Tuna grew up in Evansville, Indiana. Both of her parents were medical doctors (Cha 2014). She studied political science at Yale University, where she received a BA degree in 2008 (Callahan 2013).
While pursuing her undergraduate studies, Tuna wrote extensively for Yale Daily News. She subsequently contributed to the Evansville Courier & Press, interned at the Minneapolis Star Tribune and, between 2008 and 2011, was a reporter for The Wall Street Journal, where she covered the California economy, the real-estate market, and the higher-education system (Callahan 2013; Cha 2014).
Tuna started dating Dustin Moskovitz, the co-founder of Facebook and Asana, around 2009. On December 2010, Tuna and Moskovitz signed the Giving Pledge , becoming the youngest couple ever to do so (Cha 2014). To fulfil that commitment, they established the foundation Good Ventures, of which Tuna became its president. At around that time, while preparing to transition from journalism to philanthropy, Tuna read Peter Singer’s The Life You Can Save, which introduced her “to the idea of not just trying to do some good with your giving, but doing as much good as you can.” (Tuna 2011; Preston 2012; Gunther 2018) It was also from that book that Tuna first learned about GiveWell. Shortly thereafter, she and Moskovitz met Holden Karnofsky, who was then GiveWell’s co-executive director. Tuna was impressed by GiveWell’s commitment to both transparency and cause neutrality, and a collaboration between Good Ventures and GiveWell ensued. In April 2011, Tuna joined GiveWell’s board of directors (Preston 2012); in December that year, Good Ventures gave substantial grants to GiveWell’s top-rated organizations (Tuna 2011); and in June 2012, Karnofsky announced that GiveWell and Good Ventures planned to “act as a single team” (Karnofsky 2012), which resulted in the creation of GiveWell Labs and, in August 2014, of the Open Philanthropy Project (Karnofsky 2014).
Under Tuna’s leadership, Good Ventures has, as of June 2021, granted over $1.3 billion (Good Ventures 2021b).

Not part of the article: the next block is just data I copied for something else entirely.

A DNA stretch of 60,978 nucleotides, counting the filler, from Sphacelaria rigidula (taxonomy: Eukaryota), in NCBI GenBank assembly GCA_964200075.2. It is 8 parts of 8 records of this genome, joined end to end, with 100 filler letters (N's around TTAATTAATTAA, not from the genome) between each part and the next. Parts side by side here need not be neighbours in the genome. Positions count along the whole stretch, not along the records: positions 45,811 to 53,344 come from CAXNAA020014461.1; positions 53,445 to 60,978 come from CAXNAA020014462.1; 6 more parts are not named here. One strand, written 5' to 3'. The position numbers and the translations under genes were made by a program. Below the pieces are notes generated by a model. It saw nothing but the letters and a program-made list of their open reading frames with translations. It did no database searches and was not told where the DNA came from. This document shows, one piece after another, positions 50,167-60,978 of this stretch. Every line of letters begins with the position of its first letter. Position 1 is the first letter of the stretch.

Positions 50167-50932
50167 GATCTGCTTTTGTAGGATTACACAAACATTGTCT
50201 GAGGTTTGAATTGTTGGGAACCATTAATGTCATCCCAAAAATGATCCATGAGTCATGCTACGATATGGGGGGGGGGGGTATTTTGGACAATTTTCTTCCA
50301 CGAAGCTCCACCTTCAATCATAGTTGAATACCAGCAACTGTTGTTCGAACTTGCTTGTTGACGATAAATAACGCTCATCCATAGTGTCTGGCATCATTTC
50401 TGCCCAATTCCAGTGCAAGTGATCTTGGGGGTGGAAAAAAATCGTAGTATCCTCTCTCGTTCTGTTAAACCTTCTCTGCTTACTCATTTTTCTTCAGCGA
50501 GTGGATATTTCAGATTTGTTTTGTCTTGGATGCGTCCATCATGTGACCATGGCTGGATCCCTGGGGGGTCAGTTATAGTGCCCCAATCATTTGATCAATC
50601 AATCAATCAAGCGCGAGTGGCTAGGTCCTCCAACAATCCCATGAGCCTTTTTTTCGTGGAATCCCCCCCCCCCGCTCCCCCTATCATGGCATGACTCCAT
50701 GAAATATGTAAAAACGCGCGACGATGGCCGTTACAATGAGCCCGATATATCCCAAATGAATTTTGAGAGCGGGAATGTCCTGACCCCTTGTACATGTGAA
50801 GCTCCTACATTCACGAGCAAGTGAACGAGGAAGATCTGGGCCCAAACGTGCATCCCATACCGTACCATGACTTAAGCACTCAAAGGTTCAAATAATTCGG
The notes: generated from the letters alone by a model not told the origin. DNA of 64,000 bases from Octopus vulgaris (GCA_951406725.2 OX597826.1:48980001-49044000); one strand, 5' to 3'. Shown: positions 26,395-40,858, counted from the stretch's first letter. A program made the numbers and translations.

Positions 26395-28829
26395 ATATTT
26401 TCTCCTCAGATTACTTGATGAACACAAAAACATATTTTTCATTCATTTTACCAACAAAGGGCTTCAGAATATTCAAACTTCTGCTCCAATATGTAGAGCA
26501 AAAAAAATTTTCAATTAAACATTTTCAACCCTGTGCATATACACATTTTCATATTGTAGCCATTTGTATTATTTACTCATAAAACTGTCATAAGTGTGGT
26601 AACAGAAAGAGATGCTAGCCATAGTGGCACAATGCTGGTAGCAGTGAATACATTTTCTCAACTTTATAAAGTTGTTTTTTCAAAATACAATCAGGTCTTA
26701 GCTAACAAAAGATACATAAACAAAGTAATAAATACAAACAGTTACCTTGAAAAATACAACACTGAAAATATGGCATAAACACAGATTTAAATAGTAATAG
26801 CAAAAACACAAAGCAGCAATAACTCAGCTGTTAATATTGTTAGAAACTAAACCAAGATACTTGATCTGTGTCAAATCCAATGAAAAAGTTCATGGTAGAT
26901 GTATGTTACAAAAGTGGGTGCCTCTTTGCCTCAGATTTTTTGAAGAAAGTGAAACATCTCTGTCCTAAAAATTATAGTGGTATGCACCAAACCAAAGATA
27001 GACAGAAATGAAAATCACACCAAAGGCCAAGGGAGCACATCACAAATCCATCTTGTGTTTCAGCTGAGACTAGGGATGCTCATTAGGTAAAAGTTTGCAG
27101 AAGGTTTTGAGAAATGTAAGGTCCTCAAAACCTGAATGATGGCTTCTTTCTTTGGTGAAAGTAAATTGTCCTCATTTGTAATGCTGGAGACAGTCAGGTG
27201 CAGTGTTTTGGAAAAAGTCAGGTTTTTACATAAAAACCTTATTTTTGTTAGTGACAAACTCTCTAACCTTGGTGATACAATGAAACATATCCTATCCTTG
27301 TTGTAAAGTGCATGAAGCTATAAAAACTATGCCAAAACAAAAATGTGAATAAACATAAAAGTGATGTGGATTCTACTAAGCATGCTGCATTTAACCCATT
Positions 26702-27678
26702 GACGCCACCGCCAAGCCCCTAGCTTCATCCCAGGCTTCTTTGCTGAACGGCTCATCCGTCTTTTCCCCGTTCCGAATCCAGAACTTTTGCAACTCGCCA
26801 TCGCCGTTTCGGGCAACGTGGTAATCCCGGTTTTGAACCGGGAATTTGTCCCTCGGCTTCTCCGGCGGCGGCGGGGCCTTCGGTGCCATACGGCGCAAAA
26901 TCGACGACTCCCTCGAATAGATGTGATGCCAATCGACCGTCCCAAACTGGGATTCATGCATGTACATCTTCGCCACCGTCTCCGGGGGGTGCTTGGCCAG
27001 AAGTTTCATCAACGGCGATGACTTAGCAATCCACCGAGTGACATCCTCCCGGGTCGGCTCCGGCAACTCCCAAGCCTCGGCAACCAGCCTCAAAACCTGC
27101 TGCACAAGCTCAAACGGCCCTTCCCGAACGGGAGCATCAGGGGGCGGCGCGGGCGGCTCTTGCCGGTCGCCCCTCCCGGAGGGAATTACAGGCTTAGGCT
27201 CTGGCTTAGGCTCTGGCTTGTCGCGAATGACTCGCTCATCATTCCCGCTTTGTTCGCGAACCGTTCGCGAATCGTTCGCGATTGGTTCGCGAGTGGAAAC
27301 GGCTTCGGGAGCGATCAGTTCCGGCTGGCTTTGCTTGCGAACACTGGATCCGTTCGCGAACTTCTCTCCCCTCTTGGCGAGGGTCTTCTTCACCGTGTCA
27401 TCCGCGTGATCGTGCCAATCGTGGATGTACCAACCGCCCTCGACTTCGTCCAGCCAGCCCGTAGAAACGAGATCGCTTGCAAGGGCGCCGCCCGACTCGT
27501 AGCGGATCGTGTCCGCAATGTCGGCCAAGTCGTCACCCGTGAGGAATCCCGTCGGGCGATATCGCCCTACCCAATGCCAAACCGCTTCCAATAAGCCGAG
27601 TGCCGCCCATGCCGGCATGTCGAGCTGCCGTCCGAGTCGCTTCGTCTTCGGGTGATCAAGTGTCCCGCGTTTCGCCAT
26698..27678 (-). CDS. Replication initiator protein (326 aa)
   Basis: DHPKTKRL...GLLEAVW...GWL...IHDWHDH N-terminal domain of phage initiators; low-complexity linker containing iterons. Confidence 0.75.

Callahan, David (2013) Meet Cari Tuna, the woman giving away Dustin Moskovitz’s Facebook fortune, Inside Philanthropy, September 12.
Cha, Ariana Eunjung (2014) Cari Tuna and Dustin Moskovitz: young Silicon Valley billionaires pioneer new approach to philanthropy, The Washington Post, December 26.
Good Ventures (2021a) About us, Good Ventures.
Good Ventures (2021b) Grants database, Good Ventures.
Gunther, Marc (2018) Giving in the light of reason, Stanford Social Innovation Review.
Karnofsky, Holden (2012) GiveWell and Good Ventures, The GiveWell Blog, June 28.
Karnofsky, Holden (2014) Open Philanthropy Project (formerly GiveWell Labs), The GiveWell Blog, August 20.
MacAskill, William (2016) Fireside chat with Cari Tuna, Effective Altruism Global, August 7.
Matthews, Dylan (2018) You have $8 billion. You want to do as much good as possible. What do you do?, Vox, October 16.
Olanoff, Drew (2013) Dustin Moskovitz and Cari Tuna launch site for their philanthropic foundation, Good Ventures, TechCrunch, March 12.
Preston, Caroline (2012) Another Facebook co-founder gets philanthropic, The Chronicle of Philanthropy, January 10.
Schultz, Abby (2019) Open Philanthropy Project’s Cari Tuna on funding global health, Penta, September 23.
Tuna, Cari (2011) Guest post from Cari Tuna, The GiveWell Blog, December 23.